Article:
Entering the gallery, all but two of the Domi guardsmen stayed back on the outside, and there was short span of time while the whispering words of the sycophants and courtiers continued to echo through the gallery, their attention focused ahead to the proceedings in the Council below. Then first one, then another of the people immediately near Yllek noticed his presence, and stopped whatever discussion they were engaged in to examine Yllek in slow and silent appraisal. This silence spread like a rippling wave outward, until the entire gallery, even those who could not see him, fell silent, and Yllek could hear a voice echo from the floor below.
"Are you saying he's laid claim to House Navillus? Gods, man, there has been no House Navillus for some twenty years!" A disembodied voice asserted, with responding smirks from those immediately around him.
"Well, doesn't that sound promising," Ahrich muttered to his right.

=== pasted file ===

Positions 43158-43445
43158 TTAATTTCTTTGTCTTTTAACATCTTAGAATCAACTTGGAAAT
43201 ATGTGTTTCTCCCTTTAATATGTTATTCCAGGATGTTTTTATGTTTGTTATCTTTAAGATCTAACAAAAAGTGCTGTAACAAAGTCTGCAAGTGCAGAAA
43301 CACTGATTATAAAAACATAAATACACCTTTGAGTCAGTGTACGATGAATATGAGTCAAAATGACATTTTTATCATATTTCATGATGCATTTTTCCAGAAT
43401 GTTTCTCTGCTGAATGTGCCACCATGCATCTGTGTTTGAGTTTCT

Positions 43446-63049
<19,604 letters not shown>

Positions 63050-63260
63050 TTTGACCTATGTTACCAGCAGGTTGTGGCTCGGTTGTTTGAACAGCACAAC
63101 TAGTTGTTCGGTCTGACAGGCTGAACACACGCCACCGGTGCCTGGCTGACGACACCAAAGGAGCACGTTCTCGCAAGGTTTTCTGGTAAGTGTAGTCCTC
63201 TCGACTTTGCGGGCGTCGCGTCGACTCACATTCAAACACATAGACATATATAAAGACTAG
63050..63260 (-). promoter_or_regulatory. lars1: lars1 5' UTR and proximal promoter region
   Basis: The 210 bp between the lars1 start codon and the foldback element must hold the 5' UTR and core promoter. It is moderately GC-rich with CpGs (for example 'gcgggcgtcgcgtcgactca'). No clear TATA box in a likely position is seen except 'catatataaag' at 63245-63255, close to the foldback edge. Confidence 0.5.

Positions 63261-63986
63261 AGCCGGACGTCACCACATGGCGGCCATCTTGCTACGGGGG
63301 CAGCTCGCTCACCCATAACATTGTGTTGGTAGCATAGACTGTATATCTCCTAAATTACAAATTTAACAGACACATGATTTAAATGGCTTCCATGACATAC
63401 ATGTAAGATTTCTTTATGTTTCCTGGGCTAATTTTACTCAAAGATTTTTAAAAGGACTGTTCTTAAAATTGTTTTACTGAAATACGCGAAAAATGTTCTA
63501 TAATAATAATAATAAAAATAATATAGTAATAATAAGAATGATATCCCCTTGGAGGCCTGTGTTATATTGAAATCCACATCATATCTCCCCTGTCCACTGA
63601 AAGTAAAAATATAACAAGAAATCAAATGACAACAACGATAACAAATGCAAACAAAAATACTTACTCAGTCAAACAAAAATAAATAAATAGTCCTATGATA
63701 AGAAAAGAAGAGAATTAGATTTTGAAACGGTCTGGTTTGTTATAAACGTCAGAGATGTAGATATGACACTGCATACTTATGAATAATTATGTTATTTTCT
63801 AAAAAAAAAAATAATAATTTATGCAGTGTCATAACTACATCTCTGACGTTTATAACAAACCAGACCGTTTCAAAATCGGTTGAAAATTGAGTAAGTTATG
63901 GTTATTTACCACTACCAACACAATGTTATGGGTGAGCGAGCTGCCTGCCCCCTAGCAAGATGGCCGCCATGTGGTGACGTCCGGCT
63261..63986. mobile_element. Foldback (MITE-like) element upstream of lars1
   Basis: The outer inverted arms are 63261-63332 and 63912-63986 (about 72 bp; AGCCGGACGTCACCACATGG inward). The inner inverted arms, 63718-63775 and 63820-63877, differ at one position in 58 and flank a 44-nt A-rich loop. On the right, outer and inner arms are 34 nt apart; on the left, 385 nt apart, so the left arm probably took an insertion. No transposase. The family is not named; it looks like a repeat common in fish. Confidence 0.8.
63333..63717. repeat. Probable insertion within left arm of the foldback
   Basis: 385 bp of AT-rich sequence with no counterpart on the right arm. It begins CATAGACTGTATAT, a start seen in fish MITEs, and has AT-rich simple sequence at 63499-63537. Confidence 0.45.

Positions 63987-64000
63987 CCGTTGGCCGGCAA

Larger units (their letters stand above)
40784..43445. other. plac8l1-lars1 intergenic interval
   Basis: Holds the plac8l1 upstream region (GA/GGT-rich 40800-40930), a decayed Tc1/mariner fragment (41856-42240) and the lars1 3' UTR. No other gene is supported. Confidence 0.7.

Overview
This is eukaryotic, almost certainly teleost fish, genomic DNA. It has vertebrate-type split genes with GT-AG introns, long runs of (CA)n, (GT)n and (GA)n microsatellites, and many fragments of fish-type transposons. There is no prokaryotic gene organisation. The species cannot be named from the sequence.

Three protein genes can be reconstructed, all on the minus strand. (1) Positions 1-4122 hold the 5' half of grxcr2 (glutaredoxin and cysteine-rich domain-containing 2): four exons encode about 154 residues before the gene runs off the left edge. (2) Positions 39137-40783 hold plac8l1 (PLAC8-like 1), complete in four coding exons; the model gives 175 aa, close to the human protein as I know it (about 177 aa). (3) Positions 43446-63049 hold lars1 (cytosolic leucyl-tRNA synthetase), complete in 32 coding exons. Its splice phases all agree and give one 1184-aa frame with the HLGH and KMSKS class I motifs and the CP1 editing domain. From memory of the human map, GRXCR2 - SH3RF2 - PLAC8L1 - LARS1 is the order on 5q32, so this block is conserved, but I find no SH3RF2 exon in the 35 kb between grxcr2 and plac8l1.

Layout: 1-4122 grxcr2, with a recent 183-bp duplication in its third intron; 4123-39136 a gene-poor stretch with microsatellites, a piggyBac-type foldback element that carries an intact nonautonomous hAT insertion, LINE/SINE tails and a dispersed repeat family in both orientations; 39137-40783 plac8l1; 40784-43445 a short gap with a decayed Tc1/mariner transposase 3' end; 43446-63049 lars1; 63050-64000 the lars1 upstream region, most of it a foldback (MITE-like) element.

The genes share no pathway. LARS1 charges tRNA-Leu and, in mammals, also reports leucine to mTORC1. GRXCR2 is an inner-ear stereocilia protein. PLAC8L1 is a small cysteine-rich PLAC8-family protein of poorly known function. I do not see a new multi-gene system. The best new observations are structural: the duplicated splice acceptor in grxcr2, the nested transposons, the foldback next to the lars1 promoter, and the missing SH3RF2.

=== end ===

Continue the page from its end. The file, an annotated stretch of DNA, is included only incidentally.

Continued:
"Quite," Yllek rolled his eyes, then smiled graciously at the strangers around him and bowed his head before proceeding to the pillars surrounding the council and proceeding one step down one of the stairs that segmented the seating area. From this vantage, he could see a man standing before his seat in one of the opposite tiers.
"I thought I'd come to discuss more important matters than my rightful claim to my ancestral House, Papa Achilly," Yllek recognised him more for his uniform than the man who wore them.
Achilly, for his part, glared at Yllek in return, as the rest of the building became as quiet as a winter morning in a remote mountain dale. For what seemed like an eternity, Yllek just stood in silent defiance.
"Why don't you step to the floor and we can resolve this?" Mayor DiPietro offered from his seat.
"Yes," Yllek nodded, "why don't I?"
~End Chapter 9~